Should-Read: External benefits from the development of communities of engineering practice developing around successful labor-intensive manufacturing export industries has been a standard road to economic development since... well, since the days when the mechanized textile industry located itself in the (lower wage) English midlands because London and Amsterdam both had higher-wage things to do with their labor. The problem is that China may well be the last country for which this is possible. So what next for our hopes for development and convergence?

Edward Hadas: Review: Dani Rodrik gives economists a better name: "Straight Talk on Trade: Ideas for a Sane World Economy... this easy-to-read and sometimes loosely connected collection of columns and essays...

...Rodrik rejects the methodological goal of finding one true model for each and every economic variable. He explains that models are always simplifications, leaving out factors that do not seem to be important. But the key factors which influence, say, unemployment rates or technological development are not the same in every time and place. Since the facts change, the models should too. As Rodrik says, “There is virtually no question in economics to which ‘it depends’ is not an appropriate answer”. Rather than search for an explanation which always works, economists should become experts at determining what model is appropriate under which circumstances....

All of the great successes of economic modernisation – from Japan in the 19th century to China under Deng Xiaoping – grew by exporting as freely as they could while sharply restricting imports. Conversely, no poor country has become rich by opening itself totally to the world market. That pattern suggests a useful stylised fact – freedom in trade is not always good for everyone. Over the years, Rodrik has developed this insight in several ways. He argues that workers harmed by new trade patterns have a legitimate complaint. He also bemoans the destabilising effects of cross-border flows of financial capital....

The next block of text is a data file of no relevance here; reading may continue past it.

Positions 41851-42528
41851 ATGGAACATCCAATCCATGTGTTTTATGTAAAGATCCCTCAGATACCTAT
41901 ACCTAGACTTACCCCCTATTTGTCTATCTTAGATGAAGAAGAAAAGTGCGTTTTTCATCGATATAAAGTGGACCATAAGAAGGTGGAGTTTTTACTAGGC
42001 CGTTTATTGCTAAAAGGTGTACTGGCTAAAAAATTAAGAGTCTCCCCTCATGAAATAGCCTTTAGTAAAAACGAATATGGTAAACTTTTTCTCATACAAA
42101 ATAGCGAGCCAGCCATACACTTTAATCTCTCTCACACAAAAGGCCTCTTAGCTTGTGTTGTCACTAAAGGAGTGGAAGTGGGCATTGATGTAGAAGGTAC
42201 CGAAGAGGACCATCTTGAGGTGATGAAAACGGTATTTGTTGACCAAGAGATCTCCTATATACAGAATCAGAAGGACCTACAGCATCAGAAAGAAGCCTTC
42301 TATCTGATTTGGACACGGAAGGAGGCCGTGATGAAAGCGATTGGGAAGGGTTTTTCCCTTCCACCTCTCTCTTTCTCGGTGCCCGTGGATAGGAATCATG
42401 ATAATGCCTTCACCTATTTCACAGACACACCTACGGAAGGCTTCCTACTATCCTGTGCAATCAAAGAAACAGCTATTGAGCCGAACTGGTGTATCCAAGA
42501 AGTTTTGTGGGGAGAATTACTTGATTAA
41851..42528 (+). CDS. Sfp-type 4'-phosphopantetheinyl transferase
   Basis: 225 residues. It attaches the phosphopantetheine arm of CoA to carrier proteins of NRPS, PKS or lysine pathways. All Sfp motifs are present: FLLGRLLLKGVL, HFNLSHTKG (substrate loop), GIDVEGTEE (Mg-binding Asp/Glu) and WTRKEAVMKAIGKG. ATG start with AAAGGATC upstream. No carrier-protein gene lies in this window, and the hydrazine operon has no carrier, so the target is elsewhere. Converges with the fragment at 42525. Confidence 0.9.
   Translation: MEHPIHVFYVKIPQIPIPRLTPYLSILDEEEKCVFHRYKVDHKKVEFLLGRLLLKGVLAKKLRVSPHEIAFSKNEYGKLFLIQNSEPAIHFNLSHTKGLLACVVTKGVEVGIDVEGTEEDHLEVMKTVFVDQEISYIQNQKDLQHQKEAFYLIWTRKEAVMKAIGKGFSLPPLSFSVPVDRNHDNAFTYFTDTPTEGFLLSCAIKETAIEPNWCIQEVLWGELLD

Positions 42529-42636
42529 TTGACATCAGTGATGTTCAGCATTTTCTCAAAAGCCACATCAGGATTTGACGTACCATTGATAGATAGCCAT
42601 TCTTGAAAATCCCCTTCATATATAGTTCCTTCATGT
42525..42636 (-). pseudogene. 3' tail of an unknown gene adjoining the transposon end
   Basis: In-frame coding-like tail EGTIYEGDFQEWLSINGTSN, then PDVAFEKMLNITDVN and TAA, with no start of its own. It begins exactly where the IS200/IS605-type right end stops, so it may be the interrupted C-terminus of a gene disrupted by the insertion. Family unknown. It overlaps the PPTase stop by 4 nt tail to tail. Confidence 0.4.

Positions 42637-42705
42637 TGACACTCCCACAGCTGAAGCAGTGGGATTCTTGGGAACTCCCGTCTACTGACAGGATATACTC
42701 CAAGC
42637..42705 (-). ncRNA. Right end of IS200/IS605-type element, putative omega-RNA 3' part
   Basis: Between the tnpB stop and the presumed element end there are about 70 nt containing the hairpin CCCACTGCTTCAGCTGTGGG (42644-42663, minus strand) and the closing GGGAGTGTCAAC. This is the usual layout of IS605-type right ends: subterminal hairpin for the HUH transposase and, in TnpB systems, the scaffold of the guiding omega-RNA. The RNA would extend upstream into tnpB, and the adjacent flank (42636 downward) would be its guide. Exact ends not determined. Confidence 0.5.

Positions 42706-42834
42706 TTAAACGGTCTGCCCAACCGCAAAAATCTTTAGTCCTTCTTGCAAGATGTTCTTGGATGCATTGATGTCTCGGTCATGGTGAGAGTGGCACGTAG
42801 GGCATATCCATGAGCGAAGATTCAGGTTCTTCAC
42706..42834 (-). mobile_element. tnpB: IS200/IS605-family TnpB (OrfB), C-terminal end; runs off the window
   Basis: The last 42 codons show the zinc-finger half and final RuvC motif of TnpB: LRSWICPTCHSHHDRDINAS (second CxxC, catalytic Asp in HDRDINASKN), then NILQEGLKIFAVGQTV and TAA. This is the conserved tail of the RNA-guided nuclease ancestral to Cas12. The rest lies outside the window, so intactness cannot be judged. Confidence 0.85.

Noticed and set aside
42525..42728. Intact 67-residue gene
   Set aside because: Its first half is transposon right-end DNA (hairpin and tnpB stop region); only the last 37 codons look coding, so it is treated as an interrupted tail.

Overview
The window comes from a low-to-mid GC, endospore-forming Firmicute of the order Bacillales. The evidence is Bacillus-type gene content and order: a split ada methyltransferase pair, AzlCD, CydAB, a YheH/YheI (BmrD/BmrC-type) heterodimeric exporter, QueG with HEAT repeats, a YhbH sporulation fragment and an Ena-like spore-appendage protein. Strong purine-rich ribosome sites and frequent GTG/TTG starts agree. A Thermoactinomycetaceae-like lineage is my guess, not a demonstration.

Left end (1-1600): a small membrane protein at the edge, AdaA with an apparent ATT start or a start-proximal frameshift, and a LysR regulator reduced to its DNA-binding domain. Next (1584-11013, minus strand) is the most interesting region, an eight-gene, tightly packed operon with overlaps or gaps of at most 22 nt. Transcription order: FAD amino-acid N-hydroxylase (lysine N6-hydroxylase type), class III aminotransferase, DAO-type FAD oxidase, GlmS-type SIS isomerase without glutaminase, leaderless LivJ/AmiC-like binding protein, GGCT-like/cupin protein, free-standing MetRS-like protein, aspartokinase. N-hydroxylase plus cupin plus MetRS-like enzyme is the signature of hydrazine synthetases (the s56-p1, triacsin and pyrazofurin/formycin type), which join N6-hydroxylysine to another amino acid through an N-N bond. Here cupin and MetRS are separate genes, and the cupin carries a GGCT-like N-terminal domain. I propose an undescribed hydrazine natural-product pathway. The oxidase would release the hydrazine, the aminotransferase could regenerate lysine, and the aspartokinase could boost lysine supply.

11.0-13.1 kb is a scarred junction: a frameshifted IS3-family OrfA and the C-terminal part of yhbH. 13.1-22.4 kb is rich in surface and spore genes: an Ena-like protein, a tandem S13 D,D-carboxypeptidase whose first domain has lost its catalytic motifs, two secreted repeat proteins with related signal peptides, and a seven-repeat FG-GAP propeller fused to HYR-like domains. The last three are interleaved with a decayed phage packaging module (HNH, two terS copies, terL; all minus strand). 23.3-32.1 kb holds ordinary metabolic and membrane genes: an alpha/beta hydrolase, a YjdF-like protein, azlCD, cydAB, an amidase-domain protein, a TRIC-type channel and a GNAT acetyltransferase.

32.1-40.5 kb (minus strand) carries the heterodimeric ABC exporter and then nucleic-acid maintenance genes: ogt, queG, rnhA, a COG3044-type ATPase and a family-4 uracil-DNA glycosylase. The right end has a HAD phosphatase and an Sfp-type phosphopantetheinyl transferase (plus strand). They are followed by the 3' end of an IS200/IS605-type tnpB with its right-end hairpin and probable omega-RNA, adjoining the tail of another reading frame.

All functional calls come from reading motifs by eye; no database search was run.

Rodrik’s latest claim is more controversial – and more depressing. He coined the phrase “premature de-industrialisation” to describe the increasing difficulty of economic development. Thanks to the relentless advances of technology, it will no longer be easy to follow the path to wealth pursued by Asian countries, which used low-skilled workers to build up successful export industries. Worse, since protectionist policies are prohibited by international agreement, “few poor countries now have the opportunity to develop simple manufactures for home consumption”. Rodrik argues that in the future, development will have to rely more on services. Since those require far more skills and stronger institutions than manufacturing, fewer countries are likely to succeed....

Rodrik’s readers might appreciate a bit less gloom. “Straight Talk” is pessimistic about the future growth of developing countries, the pace of technological innovation, the strength of democracy and the resilience of China. Rodrik’s basic thesis is that it is hard to prosper in “a global environment that threatens to turn even more hostile”. The travails of the European Union and the rise of demagogues in countries from Turkey (where to Rodrik was born) to the United States (where he has lived for decades) support and understandably colour his views. But as a specialist in development, he might have mentioned some of the seriously good global news – the almost universal increase in life expectancies, the decline in deaths from war or the spread of life-changing mobile phones...

Comments